The responsibilities and interests of archaeological conservation have not been clearly defined by the conservation profession. Leaving aside the question of whether conservation should have strictly defined boundaries delimiting its responsibilities, this problem exacerbates communication difficulties between conservation and other disciplines. Within the conservation profession there is a range of opinion on what the responsibilities of archaeological conservators should be (Pye and Cronyn 1987; Johnson and Wallis 1991). Archaeological objects, if they are housed in art museums, are treated by conservators and others according to a different aesthetic and ethical standard than those housed in anthropology collections. Conservators of archaeological material may work in the field with archaeologists treating freshly excavated finds or in a museum lab on objects that have been in collections for years (fig. 1). Preservation of sites and monuments has also been included under the aegis of archaeological conservation (Franco 1987; Alva and Chiari 1984).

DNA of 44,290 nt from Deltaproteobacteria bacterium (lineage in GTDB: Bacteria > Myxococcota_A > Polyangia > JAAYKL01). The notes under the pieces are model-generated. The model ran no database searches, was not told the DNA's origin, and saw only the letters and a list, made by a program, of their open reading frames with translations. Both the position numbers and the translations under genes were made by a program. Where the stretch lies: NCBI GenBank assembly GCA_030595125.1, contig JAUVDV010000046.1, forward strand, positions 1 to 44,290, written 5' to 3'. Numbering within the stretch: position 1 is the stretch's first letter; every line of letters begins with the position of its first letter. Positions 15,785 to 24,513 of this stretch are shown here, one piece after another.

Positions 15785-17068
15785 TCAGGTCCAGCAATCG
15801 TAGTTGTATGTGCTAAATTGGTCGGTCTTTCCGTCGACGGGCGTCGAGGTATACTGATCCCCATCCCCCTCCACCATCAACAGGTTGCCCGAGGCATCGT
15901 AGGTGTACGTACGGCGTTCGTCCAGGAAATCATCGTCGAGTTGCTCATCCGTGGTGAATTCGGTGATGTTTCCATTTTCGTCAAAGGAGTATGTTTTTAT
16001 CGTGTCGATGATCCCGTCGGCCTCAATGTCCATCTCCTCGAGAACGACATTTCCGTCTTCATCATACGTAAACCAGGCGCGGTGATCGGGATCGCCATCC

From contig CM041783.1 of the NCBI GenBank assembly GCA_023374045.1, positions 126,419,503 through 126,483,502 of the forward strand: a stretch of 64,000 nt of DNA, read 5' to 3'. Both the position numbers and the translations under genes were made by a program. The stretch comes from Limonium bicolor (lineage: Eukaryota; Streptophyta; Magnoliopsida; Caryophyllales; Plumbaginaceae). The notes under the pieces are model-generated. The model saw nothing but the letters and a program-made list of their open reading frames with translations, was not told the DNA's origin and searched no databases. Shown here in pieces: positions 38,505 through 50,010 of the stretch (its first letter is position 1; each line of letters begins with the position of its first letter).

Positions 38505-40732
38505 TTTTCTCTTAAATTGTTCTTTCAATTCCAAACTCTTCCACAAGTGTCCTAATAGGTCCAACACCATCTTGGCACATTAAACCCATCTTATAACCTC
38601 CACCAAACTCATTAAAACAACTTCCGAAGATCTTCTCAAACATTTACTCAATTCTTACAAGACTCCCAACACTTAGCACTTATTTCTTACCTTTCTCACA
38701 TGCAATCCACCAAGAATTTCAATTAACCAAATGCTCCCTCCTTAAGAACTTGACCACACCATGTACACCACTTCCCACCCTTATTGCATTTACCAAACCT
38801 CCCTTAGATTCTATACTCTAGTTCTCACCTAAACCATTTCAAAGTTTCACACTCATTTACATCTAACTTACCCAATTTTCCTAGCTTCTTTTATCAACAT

Fig. 1. Archaeological conservators may work in the field with archaeologists. Fieldwork requires imaginative use of equipment for proper treatment of objects.Shown here is a system for producing deionized water.

To confuse the role of conservation in archaeology even further, archaeologists in the United States have used the term “conservation archaeology” to refer to preservation of the entire site in situ or excavation of a site threatened by development (Lipe 1978; Fowler 1986; Johnson 1988). For these archaeologists, conservation of objects is relegated to a support staff position with responsibility beginning only with the curation of recovered materials after all excavation and primary analysis are finished (McGimsey and Davis 1977).